Trabecular Bone Score Uncovers Osteopenia and Osteoporosis in a Large Fraction of Patients with the Metabolic Syndrome

Presentation Number: SUN 304
Date of Presentation: April 2nd, 2017

Vanessa Rouach*1, Yonit Marcus2, Jessica Sack3, Mariana Yaron4, Yael Sofer5, Galina Shenkerman6, Brurya Tal3, Eliezer Carmeli7, Gabi Shefer8 and Naftali Stern4
1tel aviv sourasky medical center, tel aviv, Israel, 2Tel Aviv Medical Center, Tal Aviv, Israel, 3Tel Aviv Medical Center, Tel Aviv, Israel, 4Tel Aviv Sourasky Medical Center and Sackler Faculty of Medicine, Tel Aviv University, Tel Aviv, Israel, 5Tel Aviv Sourasky Medical Center, Tel Aviv, Israel, 6Tel Aviv Sourasky Medcl Ctr, Tel Aviv, Israel, 7University of Haifa, Haifa, Israel, 8Tel Aviv Sourasky Medical Center, Tel Aviv


Background: The metabolic syndrome (MetS) is a constellation of medical conditions consisting of central obesity, hyperglycemia, hypertension, and dyslipidemia, in which each acts on bone tissue in different ways. Since MetS often precedes diabetes mellitus (DM) and much like type 2 DM is largely driven by obesity, bone fragility might be under-estimated by bone mineral density (BMD) alone in MetS patients, as is the case in DM. The trabecular bone score (TBS) is a recently introduced non-invasive tool which indirectly assesses bone quality and fracture risk independently of BMD.

Aim: To assess the added value of TBS in subjects with the MetS.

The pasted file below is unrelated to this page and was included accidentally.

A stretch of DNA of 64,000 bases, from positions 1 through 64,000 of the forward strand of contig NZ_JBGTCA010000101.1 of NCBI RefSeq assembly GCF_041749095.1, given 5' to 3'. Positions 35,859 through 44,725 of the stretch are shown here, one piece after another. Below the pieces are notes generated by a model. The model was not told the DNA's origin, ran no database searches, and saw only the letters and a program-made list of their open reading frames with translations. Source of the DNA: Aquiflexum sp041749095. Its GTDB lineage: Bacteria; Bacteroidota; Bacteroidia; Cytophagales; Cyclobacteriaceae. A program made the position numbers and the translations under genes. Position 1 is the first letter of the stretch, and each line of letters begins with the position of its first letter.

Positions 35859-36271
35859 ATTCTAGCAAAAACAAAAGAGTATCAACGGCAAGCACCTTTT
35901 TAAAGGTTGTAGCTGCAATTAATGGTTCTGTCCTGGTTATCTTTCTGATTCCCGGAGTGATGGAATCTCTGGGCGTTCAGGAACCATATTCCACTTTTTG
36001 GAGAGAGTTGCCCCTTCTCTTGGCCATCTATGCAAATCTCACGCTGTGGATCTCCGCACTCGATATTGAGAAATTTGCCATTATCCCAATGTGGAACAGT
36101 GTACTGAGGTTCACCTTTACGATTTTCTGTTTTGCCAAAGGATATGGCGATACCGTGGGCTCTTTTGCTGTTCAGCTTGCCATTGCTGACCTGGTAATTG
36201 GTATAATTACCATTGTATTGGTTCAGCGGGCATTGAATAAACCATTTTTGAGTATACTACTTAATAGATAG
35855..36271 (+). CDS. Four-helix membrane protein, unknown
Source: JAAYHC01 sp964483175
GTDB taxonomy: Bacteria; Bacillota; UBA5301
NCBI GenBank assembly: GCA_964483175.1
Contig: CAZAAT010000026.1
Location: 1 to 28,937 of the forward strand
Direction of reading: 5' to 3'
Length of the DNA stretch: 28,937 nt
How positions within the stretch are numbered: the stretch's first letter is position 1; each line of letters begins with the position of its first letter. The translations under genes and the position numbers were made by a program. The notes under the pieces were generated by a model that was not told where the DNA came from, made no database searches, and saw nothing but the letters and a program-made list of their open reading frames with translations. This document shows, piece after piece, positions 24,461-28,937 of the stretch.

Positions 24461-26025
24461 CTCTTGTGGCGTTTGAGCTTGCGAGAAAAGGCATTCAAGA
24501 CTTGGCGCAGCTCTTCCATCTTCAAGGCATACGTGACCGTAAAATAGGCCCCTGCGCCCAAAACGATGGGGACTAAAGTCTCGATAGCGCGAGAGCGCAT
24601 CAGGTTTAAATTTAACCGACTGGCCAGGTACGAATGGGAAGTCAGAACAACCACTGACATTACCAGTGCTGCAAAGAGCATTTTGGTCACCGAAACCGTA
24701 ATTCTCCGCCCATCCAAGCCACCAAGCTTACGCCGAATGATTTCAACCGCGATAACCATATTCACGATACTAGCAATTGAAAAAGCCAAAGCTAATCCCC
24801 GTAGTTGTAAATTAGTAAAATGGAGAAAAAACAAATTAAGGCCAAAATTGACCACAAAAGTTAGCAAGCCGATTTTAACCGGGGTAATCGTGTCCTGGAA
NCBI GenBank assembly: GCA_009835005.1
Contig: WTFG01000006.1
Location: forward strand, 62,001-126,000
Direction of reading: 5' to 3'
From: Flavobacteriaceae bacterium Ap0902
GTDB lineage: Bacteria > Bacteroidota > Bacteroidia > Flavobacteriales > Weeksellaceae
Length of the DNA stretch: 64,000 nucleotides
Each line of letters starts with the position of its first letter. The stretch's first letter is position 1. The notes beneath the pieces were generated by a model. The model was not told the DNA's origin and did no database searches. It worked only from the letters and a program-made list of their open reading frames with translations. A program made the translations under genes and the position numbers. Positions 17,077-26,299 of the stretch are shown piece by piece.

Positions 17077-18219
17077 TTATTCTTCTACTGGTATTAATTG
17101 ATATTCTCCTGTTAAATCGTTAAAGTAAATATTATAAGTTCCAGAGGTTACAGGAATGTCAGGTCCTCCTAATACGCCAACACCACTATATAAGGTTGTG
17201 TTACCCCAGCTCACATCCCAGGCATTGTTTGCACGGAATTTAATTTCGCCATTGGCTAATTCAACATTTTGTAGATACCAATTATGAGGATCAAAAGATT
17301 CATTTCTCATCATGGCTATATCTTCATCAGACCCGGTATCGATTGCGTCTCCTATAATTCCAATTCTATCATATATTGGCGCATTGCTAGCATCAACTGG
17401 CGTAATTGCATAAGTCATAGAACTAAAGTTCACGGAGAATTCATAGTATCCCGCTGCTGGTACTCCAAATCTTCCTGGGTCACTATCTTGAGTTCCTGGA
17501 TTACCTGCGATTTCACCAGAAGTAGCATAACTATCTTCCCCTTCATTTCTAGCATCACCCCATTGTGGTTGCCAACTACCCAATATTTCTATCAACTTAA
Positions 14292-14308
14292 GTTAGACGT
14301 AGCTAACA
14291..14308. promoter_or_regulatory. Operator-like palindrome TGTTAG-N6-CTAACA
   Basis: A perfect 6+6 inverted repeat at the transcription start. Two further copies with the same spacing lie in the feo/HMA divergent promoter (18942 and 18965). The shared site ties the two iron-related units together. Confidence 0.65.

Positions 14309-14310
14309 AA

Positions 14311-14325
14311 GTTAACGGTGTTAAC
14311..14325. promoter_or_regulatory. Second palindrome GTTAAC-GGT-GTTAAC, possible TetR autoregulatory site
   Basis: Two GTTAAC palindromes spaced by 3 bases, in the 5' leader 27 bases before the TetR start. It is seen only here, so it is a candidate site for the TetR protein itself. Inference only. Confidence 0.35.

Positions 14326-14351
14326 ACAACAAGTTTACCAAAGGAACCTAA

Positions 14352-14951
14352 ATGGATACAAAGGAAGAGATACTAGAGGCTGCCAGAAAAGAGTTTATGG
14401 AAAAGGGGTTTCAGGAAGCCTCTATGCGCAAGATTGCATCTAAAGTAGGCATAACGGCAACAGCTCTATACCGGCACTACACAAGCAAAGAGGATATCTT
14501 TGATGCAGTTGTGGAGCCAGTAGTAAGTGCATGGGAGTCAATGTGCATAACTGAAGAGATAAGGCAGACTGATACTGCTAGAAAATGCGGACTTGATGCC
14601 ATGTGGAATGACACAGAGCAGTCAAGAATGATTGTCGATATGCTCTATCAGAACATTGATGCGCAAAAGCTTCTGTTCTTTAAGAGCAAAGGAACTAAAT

Subjects and methods: A retrospective cross-sectional study of 104 Caucasian subjects diagnosed with the MetS using the ATPIII criteria. Body composition and bone density were assessed by dual X-ray absorptiometry (GE Lunar Prodigy) and the lumbar spine images were also analyzed using the TBS iNsight (version 2.1.2, Med-Imaps) in order to generate TBS-adjusted T-scores.


Results: The study group consisted of 57 men (55%) and 47 women (45%) with a mean age of 58 ±10 (±SD) and a mean BMI 32.9 ±4.4. The mean T-score was +0.05±1.3 while the mean TBS adjusted T-score was -0.8±1.4. Classified by lumbar BMD T-score, bone density was normal in 83 subjects (80%) but indicative of osteopenia in 19 (18%) and osteoporosis in 2 (2%) participants. After TBS adjustment, however, the number of subjects with abnormal T-score more than doubled to 43%, out of which 29 (28%) were classified as osteopenic and 16 (15%) were clearly within the osteoporosis range. Indeed, most osteoporotic subjects (14/16) were missed by standard BMD but identified by TBS-adjusted BMD. Notably, after TBS adjustment 31% of subjects originally defined as "normal" by BMD alone, had to be reclassified as osteopenic, and 6 % as osteoporotic. Likewise, 32% of BMD-defined osteopenic subjects were reclassified as osteoporotic after TBS adjustment. Subjects reclassified as osteoporotic were significantly heavier (105 kg±5.5 versus 93kg±1.7 p=0.015). Men were more likely to be reclassified than women but this was not statistically significant, the age of the subjects reclassified was not significantly different either.

Conclusions: In this sample of metabolic syndrome patients, bone mineral density identified only one of 7-8 subjects at risk for fragility fractures. In this setting, the assessed bone status is significantly shifted downwards following TBS-adjustment. Hence, the trabecular bone score seems to provide added value over standard bone mineral density in assessing bone fragility in metabolic patients and it needs to be further validated in this population


Nothing to Disclose: VR, YM, JS, MY, YS, GS, BT, EC, GS, NS